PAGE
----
Although Sri Ramana Maharshi was a spiritual master of the highest order, his teaching contains nothing which is new of itself. It belongs to the tradition of the Hindu Advaita-Vedanta, in which he found his own experience explained and interpreted. Vedanta means literally ‘end of the Vedas’ and is a school of philosophy in Hinduism which finds its profoundest expression in the Upanishads. Vedanta and Advaita are often used synonymously or in conjunction. One of the principal exponents of Advaita-Vedanta was Shankara who lived in the 8th century AD.
The fundamental teaching of Advaita, which literally means ‘non-duality’, is that the Absolute is not two, but only One. All manifestations are appearances within this one Reality. Atman (the divine within the human being) is identical with Brahman (the basis or source of the universe, the Absolute). Separate from this One Reality nothing exists: there is no separate world, no separate God and no separate individual Ego. All is contained in Brahman. The feeling of being a separate, independent individual is the essential problem of the human condition. But how does this feeling of individuality arise at all?
Sri Ramana explains that individuality is nothing more than a thought or an idea. The I-thought ‘I am’ is the first thought which arises from the Heart-centre (for further details about the spiritual Heart see below), having arisen it identifies itself with the body, its actions and perceptions. (The term ‘body’ must be understood here in its fullest sense.) As a result, various thoughts and emotions arise which veil one’s true identity. An individual subject sees itself as being separate from countless objects and an objective world. This individual ‘I’ now not only says about itself “I am”, but further describes itself by saying “I am this or that” and “I am doing this and that.”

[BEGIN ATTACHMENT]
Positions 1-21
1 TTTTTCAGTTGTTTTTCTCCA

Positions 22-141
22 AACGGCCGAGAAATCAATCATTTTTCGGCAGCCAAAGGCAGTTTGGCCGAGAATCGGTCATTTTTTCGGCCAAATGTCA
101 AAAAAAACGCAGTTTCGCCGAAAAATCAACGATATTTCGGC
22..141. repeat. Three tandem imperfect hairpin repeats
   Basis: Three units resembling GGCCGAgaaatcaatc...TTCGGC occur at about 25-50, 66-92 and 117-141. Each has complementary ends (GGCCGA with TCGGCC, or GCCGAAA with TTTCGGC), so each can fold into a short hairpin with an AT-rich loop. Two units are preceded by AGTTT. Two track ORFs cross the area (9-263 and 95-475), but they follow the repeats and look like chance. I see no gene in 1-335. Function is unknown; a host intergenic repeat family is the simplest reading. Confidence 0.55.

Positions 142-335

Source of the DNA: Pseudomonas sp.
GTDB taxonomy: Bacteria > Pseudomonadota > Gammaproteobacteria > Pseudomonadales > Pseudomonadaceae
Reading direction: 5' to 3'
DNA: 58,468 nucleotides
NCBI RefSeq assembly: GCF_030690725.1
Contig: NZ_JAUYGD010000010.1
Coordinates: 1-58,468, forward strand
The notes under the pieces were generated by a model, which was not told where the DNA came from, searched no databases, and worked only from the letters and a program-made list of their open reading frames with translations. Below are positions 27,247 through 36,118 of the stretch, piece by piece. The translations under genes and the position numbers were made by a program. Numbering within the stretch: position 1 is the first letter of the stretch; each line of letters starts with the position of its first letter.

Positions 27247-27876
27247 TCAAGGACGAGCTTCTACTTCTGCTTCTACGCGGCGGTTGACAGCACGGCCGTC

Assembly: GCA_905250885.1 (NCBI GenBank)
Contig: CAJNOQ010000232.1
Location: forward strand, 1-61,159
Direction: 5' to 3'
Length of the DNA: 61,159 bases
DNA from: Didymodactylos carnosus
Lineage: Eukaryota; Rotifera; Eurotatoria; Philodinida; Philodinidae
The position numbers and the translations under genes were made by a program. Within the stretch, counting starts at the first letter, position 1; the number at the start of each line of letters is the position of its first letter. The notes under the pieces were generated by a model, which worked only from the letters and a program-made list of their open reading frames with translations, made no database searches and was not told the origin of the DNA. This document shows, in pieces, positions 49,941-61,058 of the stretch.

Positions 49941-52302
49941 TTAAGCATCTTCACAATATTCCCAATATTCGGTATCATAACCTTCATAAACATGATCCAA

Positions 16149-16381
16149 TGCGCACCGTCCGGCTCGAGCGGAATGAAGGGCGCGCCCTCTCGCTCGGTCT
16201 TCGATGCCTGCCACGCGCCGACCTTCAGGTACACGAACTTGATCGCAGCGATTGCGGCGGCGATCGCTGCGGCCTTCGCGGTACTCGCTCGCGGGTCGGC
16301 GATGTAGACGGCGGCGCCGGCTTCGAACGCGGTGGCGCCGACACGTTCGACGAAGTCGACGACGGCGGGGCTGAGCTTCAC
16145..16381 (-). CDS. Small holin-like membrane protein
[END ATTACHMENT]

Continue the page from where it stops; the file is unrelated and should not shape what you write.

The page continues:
Liberation according to Sri Ramana is found by reversing this process through Self-enquiry (Atma Vichara). One must, as it were, go back the way one came. He recommends asking oneself the question “Who am I?” The ‘I’ in this quest being the first I-thought, the I-feeling, on which all other thoughts and emotions are based. If one is able to keep one’s attention on this pure I-consciousness, all other thoughts will be eliminated. Identification of the I-thought with the multitude of thoughts and objects will cease, as concentration on the I-thought severs this connection. In this way objects disappear as objects. Thoughts dissolve and finally even the first I-thought disappears. The true Self is revealed in its place. The mind sinks back into the spiritual Heart, whence it arose. The power of the Self draws it back to the place of its origin and finally totally destroys it, so that it can no longer arise. Only the Self remains. The ego is destroyed forever. This is what is known as ‘Self Realization’. Henceforth everything is experienced as the one Self. The experience of the jnani, who has reached this final goal, is described as sat-chit-ananda (Being-Consciousness-Bliss).